Eyebrows are, well, eyebrows. Some of us spend a ton of time perfecting them (waxing, threading, brow pencil, i.e. the whole shebang) and some of us never give them a second thought. But most of us have probably never asked ourselves why we have eyebrows in the first place. However, a new study from the Journal of Nature, Ecology and Evolution answers just that: Namely, humans have eyebrows to help us better communicate.
The study says that our ancestors had large, furrowed brows, but over time early humans evolved to have smaller foreheads and highly mobile eyebrows. Scientists suggest that eyebrows made way for the kind of communication that could form stronger and larger social networks, because mobile eyebrows can express an array of subtle emotions, like sympathy and recognition.
The researchers behind the study used 3-D engineering software to study the brow ridge of a fossilized skull from an archaic species of hominin (early human ancestors). Prior theories had led scientists to believe that eyebrows were to fill space between the eye sockets and flat brains of early humans. Other theories included the idea that the eyebrow ridge was a way to stabilize skulls from the force of chewing.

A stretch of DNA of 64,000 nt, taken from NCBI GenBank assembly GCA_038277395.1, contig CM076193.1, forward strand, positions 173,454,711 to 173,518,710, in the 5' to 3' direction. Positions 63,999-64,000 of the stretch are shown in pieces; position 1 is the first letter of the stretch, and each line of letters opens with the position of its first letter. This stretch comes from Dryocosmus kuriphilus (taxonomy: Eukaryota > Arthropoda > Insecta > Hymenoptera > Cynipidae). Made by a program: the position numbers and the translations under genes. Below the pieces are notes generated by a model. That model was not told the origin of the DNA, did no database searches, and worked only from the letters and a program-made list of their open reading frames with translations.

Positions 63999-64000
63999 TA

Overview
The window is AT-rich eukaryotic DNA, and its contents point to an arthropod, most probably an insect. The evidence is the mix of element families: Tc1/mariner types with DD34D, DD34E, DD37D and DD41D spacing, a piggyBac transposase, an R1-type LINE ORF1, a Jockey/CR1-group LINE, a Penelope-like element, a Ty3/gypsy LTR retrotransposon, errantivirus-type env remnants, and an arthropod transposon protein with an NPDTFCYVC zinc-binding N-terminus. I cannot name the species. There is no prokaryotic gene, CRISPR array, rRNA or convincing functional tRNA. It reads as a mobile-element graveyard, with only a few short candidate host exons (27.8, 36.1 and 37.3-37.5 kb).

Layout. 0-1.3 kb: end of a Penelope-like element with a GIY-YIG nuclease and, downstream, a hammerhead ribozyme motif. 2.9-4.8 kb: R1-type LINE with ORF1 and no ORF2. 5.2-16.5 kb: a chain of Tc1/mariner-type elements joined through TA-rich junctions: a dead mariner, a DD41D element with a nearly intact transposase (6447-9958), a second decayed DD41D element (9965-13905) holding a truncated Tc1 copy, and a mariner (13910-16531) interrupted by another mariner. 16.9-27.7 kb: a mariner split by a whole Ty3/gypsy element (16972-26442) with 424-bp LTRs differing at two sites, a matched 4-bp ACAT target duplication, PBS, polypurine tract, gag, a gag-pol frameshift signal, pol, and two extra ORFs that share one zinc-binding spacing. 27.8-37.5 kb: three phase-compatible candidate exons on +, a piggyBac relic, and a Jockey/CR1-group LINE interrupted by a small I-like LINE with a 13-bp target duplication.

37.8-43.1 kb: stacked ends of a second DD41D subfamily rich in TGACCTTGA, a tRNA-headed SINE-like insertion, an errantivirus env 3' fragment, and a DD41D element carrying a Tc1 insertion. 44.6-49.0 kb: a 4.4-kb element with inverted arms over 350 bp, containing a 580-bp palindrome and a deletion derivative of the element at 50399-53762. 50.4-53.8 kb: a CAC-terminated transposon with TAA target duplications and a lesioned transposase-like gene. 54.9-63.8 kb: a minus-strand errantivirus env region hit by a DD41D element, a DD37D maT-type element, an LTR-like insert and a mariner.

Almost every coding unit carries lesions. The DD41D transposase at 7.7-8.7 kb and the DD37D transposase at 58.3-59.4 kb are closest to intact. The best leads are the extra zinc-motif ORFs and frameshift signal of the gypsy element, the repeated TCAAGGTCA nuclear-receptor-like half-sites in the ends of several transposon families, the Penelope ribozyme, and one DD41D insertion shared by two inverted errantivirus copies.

Scientists also conclude that mobile eyebrows played a unique role in human survival. Early humans’ ability to communicate and form social networks allowed them to outlast other species. So the next time you’re buying an eyebrow pencil to enhance your brows, you can consider it an essential purchase. Thanks, science.